Last week, Israel was reeling from some of the most horrific atrocities that it has seen in a while (ie. since April). The sentiments that I saw included a lot of resignation and denial, as well as some inarticulate rage (particularly on the radio).

The Friday IHT, my window on the West, missed all that I think. It had an editorial disingenuously headlined "More Palestinian Suicides", and it put on its front page a "concerned" treatment of the disagreement between Peres and Sharon regarding the extent of the Israeli response.

On this second point, Zeev Schiff has a good summary of what's likely (demolishing homes and deporting the families of bombers to Gaza) and what's unclear (how long the IDF will actually stay and what the American response will be).

Schiff also notes that the IDF is continuing to stay out of Jericho, since no attacks have been originating from there; also there is intelligence that indicates that Fatah and other groups are now attempting to execute "group bombings", in which up to 6 Islamikazes would detonate themselves simultaneously.

I haven't heard anyone here - even on the left - attempt to draw any kind of moral equivalence between the 4 Palestinians killed in Jenin on Friday and the 33 civilian Israelis murdered in 3 separate attacks earlier in the week.

If I went to places like the blue-collar neighborhoods of southern Tel Aviv, or the more ideological West Bank settlements, I could probably hear views similar to the more extreme ones on my comments forum (these latter usually from Americans). But as I said, most of what I hear is denial, resignation, and inarticulate anger. It's hard to see that our government's latest steps will make a significant difference; increasingly it seems that what's needed is to cure Palestinian society of its deepening radicalism and obsession with martyrdom.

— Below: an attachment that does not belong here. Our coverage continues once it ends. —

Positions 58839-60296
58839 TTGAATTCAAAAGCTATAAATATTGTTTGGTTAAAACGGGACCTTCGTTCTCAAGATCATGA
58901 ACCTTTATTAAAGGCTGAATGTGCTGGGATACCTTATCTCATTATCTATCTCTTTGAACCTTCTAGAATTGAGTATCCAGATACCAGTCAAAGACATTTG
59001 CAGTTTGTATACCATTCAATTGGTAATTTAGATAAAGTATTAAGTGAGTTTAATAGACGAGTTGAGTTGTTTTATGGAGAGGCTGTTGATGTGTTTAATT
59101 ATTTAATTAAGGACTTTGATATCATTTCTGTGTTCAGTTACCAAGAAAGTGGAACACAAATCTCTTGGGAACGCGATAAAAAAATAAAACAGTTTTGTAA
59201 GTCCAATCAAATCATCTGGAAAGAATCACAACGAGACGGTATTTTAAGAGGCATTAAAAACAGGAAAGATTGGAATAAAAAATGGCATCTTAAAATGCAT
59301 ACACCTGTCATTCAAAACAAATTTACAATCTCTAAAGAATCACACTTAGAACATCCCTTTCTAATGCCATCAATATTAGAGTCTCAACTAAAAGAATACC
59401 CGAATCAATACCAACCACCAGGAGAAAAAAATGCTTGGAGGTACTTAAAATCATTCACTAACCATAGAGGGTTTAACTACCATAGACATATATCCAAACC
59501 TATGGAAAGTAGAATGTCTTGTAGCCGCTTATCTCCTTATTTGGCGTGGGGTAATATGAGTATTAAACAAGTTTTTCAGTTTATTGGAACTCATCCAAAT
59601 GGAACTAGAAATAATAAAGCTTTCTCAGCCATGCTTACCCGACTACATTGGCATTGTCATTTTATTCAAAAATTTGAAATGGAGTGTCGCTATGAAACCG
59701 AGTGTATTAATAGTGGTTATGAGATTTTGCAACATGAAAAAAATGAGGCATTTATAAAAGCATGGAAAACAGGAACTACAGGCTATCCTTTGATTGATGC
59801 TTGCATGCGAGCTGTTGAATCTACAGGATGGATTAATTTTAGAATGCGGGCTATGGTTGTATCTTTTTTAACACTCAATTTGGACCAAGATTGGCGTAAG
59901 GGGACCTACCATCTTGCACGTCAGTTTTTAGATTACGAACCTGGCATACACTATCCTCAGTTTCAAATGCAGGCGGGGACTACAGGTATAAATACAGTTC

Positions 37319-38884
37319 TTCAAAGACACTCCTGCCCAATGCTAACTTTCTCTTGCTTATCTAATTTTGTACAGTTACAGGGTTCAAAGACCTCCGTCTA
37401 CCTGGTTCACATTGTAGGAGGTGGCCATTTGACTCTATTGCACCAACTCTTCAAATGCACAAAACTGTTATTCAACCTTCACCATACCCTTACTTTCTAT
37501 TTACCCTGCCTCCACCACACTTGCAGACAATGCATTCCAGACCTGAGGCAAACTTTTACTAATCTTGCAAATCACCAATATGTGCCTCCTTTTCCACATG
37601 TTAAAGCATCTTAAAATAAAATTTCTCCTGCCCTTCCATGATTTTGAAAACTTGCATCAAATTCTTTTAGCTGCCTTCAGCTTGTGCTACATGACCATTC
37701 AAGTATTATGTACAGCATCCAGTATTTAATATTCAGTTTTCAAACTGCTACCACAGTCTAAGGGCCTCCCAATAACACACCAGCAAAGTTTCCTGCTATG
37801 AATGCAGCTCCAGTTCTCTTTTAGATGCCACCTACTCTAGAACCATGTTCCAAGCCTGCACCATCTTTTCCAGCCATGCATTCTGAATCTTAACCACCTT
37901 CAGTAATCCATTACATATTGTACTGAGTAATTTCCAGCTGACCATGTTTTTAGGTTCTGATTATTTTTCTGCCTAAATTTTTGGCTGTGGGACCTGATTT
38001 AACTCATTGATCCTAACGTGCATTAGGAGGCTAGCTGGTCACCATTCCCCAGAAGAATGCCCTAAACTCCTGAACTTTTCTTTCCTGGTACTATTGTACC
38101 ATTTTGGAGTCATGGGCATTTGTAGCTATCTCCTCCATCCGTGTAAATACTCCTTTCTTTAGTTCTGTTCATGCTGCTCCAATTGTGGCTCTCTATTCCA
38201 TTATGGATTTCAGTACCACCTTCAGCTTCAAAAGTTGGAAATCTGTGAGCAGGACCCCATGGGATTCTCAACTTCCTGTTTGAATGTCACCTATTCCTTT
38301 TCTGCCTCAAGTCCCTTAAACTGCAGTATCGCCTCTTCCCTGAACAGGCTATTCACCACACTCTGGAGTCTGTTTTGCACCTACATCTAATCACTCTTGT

Here is a picture of a Palestinian kindergarten student with her hands raised and dyed red to recall the lynching of 2 Israeli soldiers in Ramallah.

The article describes the kindergartens run by the "Islamic Charitable Association" in Gaza, which are attended by about 5000 Palestinian children.

The article describes a "graduation exercise": The kids burned and Israeli flag and recite: "in the name of the martyr Muhamad Al-Dura and the infant martyr Iman Haju, we pledge to continue the Jihad in resistance and in intifada" A girl raised her "bloody hands", then a child dressed as Hamas leader Hassan Nasrallah recited a few lines about how the Hizbullah fought the Israelis and were rewarded from above. The kids carry toy rifles.

I'll try to translate the full article later on if I have time (someone else want to volunteer?).

Update: Thanks to Ester for translating the full article below.

Gil has the Maariv photo and the original photo from after the Ramallah lynching. Worth seeing even if you're not one of those people who got here by Googling for Islamikaze photos.

From Maariv (June 24, 2002) [Click here for Hebrew article/photo]
Translation by Ester


This is how the graduation ceremony goes at the kindergartens of the "Islamic Charitable Association" in Gaza

By Jackie Hugi

Kindergartens in Gaza teach children Jihad against Israel, justification of the Ramallah lynching [in Oct 2000], admiration of the Hizbullah, and the continuation of the Intifada. The children receive these lessons in Israel-hatred at the independently-run education network of the "Islamic Charitable Association", which is responsible for the education of some 5000 children.